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Bush urges persistence on education reform

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WASHINGTON (CNN) -- President Bush said Saturday he wants the federal government to follow through on the commitments made in a sweeping overhaul of federal education programs he signed into law last year.

"The No Child Left Behind Act was a victory of bipartisan cooperation," Bush said in his weekly radio address. "By this law, we affirmed our basic faith in the wisdom of parents and communities, and our fundamental belief in the promise of every child.

"The work of reform is well begun, and we are determined to continue that effort until every school in America is a place of learning and achievement."

Bush signed the measure into law in January 2002. Its centerpiece is a regimen of state tests in reading and math for all students in grades three through eight, starting in the 2004-2005 school year, with science tests beginning a year later.

"Across America, states and school districts are working hard to implement these reforms," Bush said. "They are developing accountability plans and beginning innovative tutoring plans. The path to real reform and better results is not easy, but it is essential."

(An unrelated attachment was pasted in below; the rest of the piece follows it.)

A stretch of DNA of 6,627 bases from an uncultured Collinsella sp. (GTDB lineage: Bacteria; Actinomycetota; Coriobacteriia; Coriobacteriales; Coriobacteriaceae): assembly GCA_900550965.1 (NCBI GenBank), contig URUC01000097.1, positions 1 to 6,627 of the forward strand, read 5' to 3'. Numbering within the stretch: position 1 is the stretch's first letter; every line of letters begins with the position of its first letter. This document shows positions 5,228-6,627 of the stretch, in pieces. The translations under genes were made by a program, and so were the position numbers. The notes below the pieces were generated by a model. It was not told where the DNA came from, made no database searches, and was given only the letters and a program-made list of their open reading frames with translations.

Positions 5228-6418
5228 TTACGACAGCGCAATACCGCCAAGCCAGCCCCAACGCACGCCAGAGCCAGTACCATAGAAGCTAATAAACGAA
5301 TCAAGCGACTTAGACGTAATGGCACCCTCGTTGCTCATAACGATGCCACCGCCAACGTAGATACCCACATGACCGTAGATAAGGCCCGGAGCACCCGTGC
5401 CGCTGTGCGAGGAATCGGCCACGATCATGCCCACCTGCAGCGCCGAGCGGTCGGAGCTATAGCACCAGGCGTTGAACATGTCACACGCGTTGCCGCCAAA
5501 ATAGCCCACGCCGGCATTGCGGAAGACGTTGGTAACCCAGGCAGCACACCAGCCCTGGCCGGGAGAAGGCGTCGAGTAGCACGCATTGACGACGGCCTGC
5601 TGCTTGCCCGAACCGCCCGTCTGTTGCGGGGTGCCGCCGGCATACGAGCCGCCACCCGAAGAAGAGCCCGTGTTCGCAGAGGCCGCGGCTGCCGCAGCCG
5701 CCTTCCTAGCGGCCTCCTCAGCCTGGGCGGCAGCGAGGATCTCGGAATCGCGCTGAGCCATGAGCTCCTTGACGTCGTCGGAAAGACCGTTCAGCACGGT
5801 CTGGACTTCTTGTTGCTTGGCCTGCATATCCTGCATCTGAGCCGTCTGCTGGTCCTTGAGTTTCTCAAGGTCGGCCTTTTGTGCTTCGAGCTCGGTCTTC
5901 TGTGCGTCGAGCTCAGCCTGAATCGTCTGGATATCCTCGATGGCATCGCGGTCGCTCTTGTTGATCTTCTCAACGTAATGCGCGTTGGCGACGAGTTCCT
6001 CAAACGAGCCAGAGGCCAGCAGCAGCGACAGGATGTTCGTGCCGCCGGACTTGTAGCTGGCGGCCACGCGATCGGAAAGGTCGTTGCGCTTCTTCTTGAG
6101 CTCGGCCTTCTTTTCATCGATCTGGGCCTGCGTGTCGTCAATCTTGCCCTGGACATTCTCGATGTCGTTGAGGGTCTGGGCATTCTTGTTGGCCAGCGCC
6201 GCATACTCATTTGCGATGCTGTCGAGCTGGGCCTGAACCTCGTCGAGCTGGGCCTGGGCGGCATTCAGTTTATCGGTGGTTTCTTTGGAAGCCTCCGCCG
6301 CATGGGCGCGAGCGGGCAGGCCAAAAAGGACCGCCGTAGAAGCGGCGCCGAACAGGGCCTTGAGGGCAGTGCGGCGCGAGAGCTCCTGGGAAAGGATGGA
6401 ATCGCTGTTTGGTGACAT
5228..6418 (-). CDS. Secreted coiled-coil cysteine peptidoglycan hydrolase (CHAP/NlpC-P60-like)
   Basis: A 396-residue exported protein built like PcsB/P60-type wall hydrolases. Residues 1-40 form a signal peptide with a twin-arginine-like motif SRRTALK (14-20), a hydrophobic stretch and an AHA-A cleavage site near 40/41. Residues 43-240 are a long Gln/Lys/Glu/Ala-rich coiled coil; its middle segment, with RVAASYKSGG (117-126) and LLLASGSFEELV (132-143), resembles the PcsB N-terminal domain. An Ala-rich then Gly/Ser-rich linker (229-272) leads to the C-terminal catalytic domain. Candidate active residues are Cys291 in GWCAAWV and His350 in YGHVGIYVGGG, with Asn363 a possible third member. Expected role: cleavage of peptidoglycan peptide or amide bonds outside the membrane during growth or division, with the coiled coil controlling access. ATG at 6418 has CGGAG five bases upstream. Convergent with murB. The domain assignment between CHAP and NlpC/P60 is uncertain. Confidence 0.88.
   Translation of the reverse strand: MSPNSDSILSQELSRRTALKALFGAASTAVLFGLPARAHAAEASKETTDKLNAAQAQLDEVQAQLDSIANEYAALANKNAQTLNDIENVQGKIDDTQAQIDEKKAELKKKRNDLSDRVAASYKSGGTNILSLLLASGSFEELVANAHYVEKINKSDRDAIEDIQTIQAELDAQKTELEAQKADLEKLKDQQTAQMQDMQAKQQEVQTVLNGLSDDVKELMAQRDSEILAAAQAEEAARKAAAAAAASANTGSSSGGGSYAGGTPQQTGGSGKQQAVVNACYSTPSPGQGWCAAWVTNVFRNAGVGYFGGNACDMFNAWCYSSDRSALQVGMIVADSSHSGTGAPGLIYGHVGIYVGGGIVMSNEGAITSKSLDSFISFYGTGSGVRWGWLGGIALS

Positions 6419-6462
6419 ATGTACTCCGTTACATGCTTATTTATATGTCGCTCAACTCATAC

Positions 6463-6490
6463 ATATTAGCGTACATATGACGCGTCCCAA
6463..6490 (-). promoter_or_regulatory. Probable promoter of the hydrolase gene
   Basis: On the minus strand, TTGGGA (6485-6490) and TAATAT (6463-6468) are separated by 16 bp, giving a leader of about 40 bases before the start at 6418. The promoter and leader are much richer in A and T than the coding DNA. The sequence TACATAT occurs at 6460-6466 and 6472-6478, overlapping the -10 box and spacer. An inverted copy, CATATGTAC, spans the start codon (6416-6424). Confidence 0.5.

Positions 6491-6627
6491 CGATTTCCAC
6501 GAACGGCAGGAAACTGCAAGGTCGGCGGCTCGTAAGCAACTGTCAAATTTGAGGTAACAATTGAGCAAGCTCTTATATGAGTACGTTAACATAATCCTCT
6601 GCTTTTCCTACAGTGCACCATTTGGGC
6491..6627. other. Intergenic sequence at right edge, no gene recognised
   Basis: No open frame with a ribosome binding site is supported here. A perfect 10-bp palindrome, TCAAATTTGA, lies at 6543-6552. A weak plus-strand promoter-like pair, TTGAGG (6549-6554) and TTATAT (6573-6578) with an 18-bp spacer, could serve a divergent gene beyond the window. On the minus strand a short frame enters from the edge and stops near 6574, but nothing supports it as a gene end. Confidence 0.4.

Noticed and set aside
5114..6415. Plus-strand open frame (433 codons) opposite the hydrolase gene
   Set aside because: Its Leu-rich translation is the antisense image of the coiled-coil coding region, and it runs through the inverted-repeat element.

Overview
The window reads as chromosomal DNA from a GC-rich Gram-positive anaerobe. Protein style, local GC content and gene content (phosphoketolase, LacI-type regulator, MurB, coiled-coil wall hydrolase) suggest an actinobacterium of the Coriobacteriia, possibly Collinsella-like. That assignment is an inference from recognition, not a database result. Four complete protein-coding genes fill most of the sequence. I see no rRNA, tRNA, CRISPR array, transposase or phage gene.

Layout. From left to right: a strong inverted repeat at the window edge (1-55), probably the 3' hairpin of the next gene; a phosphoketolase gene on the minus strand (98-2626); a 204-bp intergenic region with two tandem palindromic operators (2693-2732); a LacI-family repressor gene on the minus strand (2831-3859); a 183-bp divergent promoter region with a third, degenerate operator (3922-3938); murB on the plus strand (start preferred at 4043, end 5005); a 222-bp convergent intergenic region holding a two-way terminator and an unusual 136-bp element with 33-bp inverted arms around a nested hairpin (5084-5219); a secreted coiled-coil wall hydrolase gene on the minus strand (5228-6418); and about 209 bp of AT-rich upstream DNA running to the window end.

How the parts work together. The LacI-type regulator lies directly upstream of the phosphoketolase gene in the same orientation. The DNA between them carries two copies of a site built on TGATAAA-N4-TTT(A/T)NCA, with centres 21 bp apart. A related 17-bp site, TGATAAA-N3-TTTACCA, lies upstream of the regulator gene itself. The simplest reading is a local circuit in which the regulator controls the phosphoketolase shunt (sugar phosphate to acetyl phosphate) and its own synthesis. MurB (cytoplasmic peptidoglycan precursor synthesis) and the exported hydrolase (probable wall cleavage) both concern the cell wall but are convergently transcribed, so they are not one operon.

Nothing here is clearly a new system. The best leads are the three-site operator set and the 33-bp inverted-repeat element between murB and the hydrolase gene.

The No Child Left Behind Act was one of Bush's major campaign planks in 2000, and he touted its passage extensively while stumping for candidates in the 2002 midterm elections.

But in a report issued Friday, an educational research group warned the act's goals could be undercut by a lack of state and federal money as states -- which provide most money for education -- face budget shortfalls.

The Center on Education Policy concluded that states have made "significant progress" in reaching the law's goals, but the federal government needs to provide more money to help them meet those requirements.

"Our leaders are making great promises, but they're not understanding what has to change or providing the support for people in order to bring about change," center director Jack Jennings said.

Bush said his administration is seeking "far more money than ever before" to help states and local school districts -- including an additional $1 billion for the Title I program that serves the neediest students.

"Over the last two years, we have increased federal spending by 40 percent and, in return, we are insisting that schools use that money wisely. States must set new and higher goals for every student, to ensure that students are learning the basics of reading and math," he said.

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